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#1 havlicek

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Posted 23 April 2018 - 05:20 AM

     It seems as though with some winds, especially fast small gauge ones where the wire is so tight and close (like G12...50/29), extra attention is in order to make sure the epoxy has FULLY penetrated the coils.  I had one of these very high-timed arms run great until the outer layer of some of the coils started lifting, which caused the arm to slow down.  Large wire, just by it's very nature tends to leave more space for the epoxy to work it's way into.  Small wire, #30, #31 winds tend to not be so fast that this becomes a problem.  50/29 on a .440" stack with 40+ degrees advance is a pretty smokin' hot arm, and doing that wind on a .560" diameter blank makes for a super-tight 4 layer coil...and I DO yank on that wire when winding.

     So I backed-off on the tension just a bit, went to a different wind pattern (*still a 4 layer coil, but with one less turn on the first layer) that I think will allow for better penetration, and most importantly made a significant change in how I epoxy that I'll stay with for all armatures.  I thought about this for a while and after trying it, I *think* I got significantly better results with the epoxy.  It sure seems as though noticeably more epoxy was absorbed by the coils than I usually see.  Failure is the only way to move forward is the way I see it.  :D

     Again, this arm will go into a C can ceramic setup with the magnets honed-out to .580"

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#2 Rob Voska

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Posted 23 April 2018 - 06:13 AM

When winding an arm do you clean the stack, wire, and everything before startign so the epoxy has the best chance?  Is there a way to thin the epoxy for better penetration?


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#3 Jaeger Team

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Posted 23 April 2018 - 06:24 AM

did you warm up before epoxying or/and which is the trick ?


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#4 havlicek

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Posted 23 April 2018 - 06:48 AM

Hi Guys,

 

 

When winding an arm do you clean the stack, wire, and everything before startign so the epoxy has the best chance?  Is there a way to thin the epoxy for better penetration?

Everything always gets cleaned before winding, including the com and com tabs.  That sort of thing is basic to all this and something I've been vary careful about since the beginning.  The epoxy I use is very "thin" by nature Rob, and while there are solvents that will thin this and other epoxies, they all will degrade the epoxy's strength and hardness as far as I know.  Years ago when I built surfboards, we would slightly thin out the final "gloss" coat, but also add a cobalt ingredient that would counteract the thinner and help make that coat very hard so it could be polished-out to a high gloss.  Then again, those boards all used a polyester resin.  Today, many (not all) surfboards use an epoxy resin, but not all get a high-polish.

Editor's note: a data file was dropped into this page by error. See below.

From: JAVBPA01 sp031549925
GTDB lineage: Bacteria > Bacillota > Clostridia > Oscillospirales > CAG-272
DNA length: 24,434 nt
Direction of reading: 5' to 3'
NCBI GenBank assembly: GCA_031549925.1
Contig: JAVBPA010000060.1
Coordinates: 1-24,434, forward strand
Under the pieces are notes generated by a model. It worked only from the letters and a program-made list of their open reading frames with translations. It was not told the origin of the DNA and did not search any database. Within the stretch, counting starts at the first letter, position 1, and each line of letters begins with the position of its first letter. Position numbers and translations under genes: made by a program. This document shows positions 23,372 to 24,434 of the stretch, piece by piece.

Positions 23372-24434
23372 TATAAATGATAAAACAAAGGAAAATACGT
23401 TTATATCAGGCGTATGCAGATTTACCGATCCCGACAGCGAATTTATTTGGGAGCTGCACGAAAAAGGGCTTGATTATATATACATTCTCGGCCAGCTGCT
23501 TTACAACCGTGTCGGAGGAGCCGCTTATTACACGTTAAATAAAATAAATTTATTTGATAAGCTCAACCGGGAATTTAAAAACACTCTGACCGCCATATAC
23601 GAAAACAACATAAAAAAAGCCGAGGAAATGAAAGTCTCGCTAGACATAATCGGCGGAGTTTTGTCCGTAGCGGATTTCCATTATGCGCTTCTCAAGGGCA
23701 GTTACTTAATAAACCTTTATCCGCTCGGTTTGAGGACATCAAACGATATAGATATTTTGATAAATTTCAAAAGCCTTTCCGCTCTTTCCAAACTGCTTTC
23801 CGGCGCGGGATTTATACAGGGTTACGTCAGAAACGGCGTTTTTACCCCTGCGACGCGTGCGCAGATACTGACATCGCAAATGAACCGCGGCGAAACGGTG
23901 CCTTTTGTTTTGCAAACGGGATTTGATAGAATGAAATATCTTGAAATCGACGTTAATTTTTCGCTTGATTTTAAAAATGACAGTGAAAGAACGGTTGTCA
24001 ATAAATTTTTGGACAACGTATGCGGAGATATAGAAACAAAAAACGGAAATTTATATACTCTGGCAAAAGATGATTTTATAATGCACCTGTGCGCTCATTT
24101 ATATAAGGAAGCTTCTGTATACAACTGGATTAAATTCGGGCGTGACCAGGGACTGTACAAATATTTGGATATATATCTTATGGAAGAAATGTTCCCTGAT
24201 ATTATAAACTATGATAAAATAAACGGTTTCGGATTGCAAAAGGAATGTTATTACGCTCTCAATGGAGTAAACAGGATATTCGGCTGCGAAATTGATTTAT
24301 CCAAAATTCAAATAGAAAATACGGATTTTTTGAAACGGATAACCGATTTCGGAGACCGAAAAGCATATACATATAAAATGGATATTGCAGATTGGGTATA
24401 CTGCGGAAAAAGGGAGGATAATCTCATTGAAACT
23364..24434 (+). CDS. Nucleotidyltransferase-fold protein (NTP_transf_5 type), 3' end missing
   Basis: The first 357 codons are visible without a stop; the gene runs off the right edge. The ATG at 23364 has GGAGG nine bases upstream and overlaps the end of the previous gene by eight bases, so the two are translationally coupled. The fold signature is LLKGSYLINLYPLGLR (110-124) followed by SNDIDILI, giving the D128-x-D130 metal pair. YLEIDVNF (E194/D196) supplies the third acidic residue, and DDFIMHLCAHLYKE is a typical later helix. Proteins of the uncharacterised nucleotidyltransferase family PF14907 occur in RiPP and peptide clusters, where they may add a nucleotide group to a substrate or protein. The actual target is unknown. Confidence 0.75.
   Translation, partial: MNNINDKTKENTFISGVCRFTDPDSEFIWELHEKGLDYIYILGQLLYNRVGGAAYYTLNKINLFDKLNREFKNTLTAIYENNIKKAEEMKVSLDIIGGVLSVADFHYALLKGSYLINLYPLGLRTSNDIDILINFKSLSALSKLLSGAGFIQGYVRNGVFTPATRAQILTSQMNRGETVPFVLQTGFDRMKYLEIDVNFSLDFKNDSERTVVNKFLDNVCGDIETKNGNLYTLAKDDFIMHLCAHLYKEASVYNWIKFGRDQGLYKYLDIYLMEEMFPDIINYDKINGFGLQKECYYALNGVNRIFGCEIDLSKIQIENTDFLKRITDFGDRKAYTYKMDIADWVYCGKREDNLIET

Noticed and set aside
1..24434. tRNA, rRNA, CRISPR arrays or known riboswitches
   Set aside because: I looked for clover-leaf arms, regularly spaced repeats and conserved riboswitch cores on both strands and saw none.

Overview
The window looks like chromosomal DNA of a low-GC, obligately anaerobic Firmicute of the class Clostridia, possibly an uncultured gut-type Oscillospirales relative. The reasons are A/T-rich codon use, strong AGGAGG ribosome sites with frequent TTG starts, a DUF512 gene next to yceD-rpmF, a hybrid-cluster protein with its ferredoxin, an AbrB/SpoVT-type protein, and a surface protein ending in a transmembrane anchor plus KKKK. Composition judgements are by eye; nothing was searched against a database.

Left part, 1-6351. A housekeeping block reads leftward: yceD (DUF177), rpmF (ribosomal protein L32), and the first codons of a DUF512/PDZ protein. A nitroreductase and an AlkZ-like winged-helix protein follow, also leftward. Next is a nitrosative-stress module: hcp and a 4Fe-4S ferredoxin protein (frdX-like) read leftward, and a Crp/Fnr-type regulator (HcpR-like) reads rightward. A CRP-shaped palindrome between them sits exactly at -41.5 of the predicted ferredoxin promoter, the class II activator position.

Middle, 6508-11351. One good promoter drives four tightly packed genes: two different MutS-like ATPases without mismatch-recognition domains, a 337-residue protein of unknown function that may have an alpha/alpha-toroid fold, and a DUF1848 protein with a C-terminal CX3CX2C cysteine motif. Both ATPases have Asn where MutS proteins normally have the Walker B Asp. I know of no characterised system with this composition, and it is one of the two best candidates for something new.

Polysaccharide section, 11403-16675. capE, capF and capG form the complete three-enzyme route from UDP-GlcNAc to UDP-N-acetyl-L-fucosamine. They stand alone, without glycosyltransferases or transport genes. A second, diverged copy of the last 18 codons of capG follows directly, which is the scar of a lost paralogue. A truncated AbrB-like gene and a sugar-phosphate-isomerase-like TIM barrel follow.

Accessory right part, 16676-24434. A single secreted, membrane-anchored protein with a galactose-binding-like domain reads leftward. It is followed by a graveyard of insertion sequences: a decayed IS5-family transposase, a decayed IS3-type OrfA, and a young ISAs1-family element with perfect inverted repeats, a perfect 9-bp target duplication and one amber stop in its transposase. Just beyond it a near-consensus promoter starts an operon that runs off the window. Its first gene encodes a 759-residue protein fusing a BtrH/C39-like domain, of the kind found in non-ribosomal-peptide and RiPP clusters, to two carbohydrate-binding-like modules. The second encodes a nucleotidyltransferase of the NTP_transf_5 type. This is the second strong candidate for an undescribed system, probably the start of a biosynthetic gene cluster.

did you warm up before epoxying or/and which is the trick ?

 

I ALWAYS warm the arm before epoxying to around 200F or a little more.  This substantially thins-out the already thin epoxy even more...to almost a "water-thin" consistency.  It becomes so thin that you REALLY have to be careful to not get the epoxy running all over the com or the tail end of the stack.

Here, I've changed the epoxying sequence and technique, not the prep at all, but there's still the possibility of the epoxy running where you don't want it to.

***It's possible with thinner gauge wire to get the coils so tight and compact that you can make it difficult for even such thin material as this epoxy to penetrate, but much more so with #28, #29 wire because of how closely the layers fit over each other and the wire turns fit against each other.  This has forced me to look deeper into how I apply the epoxy.  The irony here is that sloppy coils are MUCH more absorbent because by nature there are a lot of spaces in them for the epoxy to get into.  The trick here still, is to get enough epoxy to fully penetrate very tight coils, but not so much as to wind up with the old "coke bottle" epoxy jobs of the 1960's. :)


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#5 Jaeger Team

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Posted 23 April 2018 - 07:19 AM

What about a micro hyperbaric chamber ?


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#6 wbugenis

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Posted 23 April 2018 - 08:00 AM

All my observations indicate epoxy penetration is not the issue.  I have cut open John's arms and my own

 

(using a different epoxy)  that died in testing and have always seen epoxy all the way to the core of the armature blank.

 

I have used both vacuum impregnation and (the easier) heating the arm to 200 degrees  - both produce identical results -

 

the desired epoxy penetration to the core of the blank.

 

What Dave P. did to that arm to get the coil to lift was  pretty extreme but that is what Dave does.

 

I think he mentioned he was in record territory before the motor slowed.

 

I would look to the epoxy itself that may have softened although Monty Ohren used this Duralco Epoxy for years

 

without an issue I am aware of.  


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#7 Geary Carrier

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Posted 23 April 2018 - 09:37 AM


Here, I've changed the epoxying sequence and technique, not the prep at all, but there's still the possibility of the epoxy running where you don't want it to.